Guatemala and Ecuador 6/30/16 - 7/20/16

Saturday, 7/9/2016 - Otavalo

This morning, we woke up early in order to attend the Otavalo Animal Market with Rosa. We had breakfast at 6 a.m. (scrambled eggs, tree tomato juice, bread, coffee, and tea) in order to catch the 6:30 bus. Since we were leaving so early, Sisa, Shina Tayanta, and Yupanqui stayed back at the house with Aida. Antonio was already gone for the day, as he would be meeting some tourists in Otavalo and taking them on an excursion.

But the 6:30 bus actually arrived at the house at 6:20, ten minutes early, so we had to scramble. We are used to this kind of thing, having experienced the unpredictability for the past 6 years of visits, but Aracely and Vanesa weren't expecting to have to run off at a moment's notice. Vanesa was running down the driveway as the bus pulled up.

The bus route winds through the community. We were one of the first stops en route, so we managed to get seats. As more people got on, it was eventually standing room only.

We arrived at the Otavalo bus station at around 7:15 a.m., and then took a taxi the short distance to the animal market. We have been to an animal market with the kids in Guatemala, but never in Ecuador. There are animals here that they don't have in Guatemala, so Aracely and Vanesa were eager to go, even though it required waking up very early.

Every Saturday, people make the journey to Otavalo in the wee hours of the morning with trucks full of animals to sell. Customers arrive starting at dawn to purchase cows, pigs, sheep, goats, guinea pigs, rabbits.

As we approached the market, we saw people leading their newly purchased cows and pigs via rope harnesses. Some pigs were particularly obstinate, and their new owners had to wrestle and push them to get them to walk. Other people carried sacks full of chickens and boxes full of baby chicks.

We entered the animal market in the cow section. There were cows of all sizes, and some of them were quite feisty, so we had to be careful. Cows leaped out of the back of trucks to get down to the ground level where they could be inspected by potential buyers.

As we walked around the animal market, it was quite pretty to view the sun coming up over the surrounding mountains. There were vendors selling shirts, shoes, hardware, ropes for animals, food, etc. We bought some huevitos chilenos, little fried dough balls sprinkled with sugar. Yum!

Next we visited the pig area. There were pigs of all colors and sizes. One truck had about a dozen piglets in the back. One fell out and the seller picked him up by the hind leg and tossed him back into the truck. They were selling them for $25. There was a little boy laying in a bunk above the piglets.(As these animal sellers come from far distances in the middle of the night, many of their trucks have been outfitted with makeshift beds, be it an actual mattress or a sleeping pad with pillows and blankets.)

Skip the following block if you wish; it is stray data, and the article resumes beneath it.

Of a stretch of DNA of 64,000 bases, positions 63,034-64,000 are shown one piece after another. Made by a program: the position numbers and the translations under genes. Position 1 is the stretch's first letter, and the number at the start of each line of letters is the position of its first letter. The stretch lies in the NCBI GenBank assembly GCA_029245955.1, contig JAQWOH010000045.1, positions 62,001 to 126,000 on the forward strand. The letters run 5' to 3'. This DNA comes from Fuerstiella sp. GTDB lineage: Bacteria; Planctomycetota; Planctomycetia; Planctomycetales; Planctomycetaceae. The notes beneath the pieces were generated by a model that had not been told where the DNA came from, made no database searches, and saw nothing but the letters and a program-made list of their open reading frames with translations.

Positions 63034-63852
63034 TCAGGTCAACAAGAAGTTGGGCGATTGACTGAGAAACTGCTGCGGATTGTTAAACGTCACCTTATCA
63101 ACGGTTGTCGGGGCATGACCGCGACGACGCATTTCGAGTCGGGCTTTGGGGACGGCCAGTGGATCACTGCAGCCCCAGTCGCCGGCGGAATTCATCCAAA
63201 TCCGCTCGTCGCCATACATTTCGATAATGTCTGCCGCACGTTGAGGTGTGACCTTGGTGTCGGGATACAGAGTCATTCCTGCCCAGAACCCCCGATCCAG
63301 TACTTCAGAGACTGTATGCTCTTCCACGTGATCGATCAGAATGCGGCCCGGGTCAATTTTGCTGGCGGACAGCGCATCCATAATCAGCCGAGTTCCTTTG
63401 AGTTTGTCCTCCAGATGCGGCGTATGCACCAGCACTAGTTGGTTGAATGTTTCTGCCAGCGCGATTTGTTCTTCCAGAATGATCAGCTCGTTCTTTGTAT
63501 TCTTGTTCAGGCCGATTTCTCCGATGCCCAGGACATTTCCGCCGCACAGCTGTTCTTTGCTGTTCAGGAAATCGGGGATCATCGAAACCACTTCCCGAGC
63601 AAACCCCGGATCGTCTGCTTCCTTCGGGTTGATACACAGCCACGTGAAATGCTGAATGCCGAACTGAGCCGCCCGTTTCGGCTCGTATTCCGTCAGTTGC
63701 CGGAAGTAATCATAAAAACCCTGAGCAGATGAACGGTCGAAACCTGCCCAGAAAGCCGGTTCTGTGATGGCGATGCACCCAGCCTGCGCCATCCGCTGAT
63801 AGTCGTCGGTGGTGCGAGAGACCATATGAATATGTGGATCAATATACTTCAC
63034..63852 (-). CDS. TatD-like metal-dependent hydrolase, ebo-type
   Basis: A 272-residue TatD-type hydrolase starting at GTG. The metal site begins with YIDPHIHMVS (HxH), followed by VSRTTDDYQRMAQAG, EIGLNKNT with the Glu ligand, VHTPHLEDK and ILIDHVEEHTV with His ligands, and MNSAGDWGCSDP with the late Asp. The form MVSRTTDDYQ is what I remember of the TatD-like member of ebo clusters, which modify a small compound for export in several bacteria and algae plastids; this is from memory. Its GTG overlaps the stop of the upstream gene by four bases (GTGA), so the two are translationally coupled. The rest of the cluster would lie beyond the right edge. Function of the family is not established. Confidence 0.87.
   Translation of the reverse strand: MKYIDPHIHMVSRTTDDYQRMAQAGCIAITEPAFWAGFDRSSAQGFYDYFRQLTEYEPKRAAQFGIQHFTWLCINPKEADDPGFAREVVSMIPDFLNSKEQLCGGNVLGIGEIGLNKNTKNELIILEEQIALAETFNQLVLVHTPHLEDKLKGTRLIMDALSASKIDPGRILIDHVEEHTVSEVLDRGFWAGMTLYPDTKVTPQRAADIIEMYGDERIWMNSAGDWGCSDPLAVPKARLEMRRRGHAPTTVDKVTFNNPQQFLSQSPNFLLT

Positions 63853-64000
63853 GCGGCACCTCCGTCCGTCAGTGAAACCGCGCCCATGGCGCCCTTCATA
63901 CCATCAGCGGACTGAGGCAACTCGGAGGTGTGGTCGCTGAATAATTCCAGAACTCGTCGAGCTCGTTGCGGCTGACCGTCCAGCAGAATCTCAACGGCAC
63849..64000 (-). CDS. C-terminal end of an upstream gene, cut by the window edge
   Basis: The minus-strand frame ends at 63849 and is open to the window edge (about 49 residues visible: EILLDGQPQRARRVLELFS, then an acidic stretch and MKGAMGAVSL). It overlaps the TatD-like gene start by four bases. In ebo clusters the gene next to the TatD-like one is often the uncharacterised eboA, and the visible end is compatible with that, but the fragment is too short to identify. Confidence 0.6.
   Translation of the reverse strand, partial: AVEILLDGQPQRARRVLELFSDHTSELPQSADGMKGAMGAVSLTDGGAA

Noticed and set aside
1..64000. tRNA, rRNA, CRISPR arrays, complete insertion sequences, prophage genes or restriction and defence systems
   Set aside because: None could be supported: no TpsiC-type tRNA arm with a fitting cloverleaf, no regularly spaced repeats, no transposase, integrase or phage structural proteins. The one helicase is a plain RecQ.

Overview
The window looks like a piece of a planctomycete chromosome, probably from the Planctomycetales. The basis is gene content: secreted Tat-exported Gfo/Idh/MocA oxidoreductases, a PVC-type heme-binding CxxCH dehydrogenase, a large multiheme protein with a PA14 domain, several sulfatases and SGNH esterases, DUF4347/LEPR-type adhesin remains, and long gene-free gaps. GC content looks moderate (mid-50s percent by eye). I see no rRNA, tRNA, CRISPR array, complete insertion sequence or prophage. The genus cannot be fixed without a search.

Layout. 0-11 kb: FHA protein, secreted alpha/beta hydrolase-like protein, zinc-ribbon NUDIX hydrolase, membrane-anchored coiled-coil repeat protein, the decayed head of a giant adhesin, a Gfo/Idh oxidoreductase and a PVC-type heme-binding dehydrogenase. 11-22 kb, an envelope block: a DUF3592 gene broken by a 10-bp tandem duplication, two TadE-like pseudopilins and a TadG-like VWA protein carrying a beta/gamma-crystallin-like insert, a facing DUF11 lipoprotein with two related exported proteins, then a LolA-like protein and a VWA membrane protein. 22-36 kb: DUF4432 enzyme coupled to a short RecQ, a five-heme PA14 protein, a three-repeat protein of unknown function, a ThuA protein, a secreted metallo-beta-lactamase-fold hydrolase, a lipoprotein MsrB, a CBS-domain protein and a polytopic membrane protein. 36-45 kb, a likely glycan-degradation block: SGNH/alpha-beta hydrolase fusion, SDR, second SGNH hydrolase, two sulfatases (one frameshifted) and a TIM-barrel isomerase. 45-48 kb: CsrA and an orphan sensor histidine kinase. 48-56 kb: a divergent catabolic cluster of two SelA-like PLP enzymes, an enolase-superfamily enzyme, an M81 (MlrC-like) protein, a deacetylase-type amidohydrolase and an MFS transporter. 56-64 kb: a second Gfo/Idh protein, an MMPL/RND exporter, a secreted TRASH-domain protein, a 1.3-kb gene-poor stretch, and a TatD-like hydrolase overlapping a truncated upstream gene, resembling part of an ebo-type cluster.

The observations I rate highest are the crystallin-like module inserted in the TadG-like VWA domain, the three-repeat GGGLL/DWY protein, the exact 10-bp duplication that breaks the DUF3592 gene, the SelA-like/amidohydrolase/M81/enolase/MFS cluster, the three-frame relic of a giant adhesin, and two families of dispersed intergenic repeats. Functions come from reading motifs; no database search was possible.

Next, we headed to the "small animal" section of the market. Aracely and Vanesa weren't familiar with cuy (guinea pig), a traditional festival food in the Andes. They thought they were adorable and Aracely picked one up. They couldn't imagine eating them.

Aracely held an adorable kitten, and we had to explain that she couldn't take an animal on the plane back to Guatemala.

The girls were especially partial to the bunnies, since they have one as a pet at home. Vanesa held a particularly fluffy one which had enormous hind feet.

Rosa wanted to buy some baby chicks to replace the ones that had been eaten by marauding dogs. So she picked out 9 chicks, and they were packaged up in a cardboard box (along with a scoop of feed) to make the trip back to the house. As we carried the box around, it jiggled as the chicks ate the feed.

Next we walked a short distance to a market area. We didn't go to the Plaza de los Ponchos, the world-famous artisans' market catering to tourists. Instead, we went to a more local market. Here both families could purchase clothing items at a more reasonable cost from vendors set up on the sidewalks. Vanesa and Aracely each found some shoes that they really liked. They tried them on and purchased them.

I bought some traditional Otavalan coral bracelets to replace the ones I have already. These are long strings of tiny beads which are wrapped around your wrists. The ones I bought back in 2011 for Sisa's baptism were cheap and there is too much play between the beads. As a result, they are constantly getting hopelessly tangled. I bought a pair which were more tightly strung, which turned out to be much less fustrating. (Aracely was interested in my old ones, so I gave them to her.)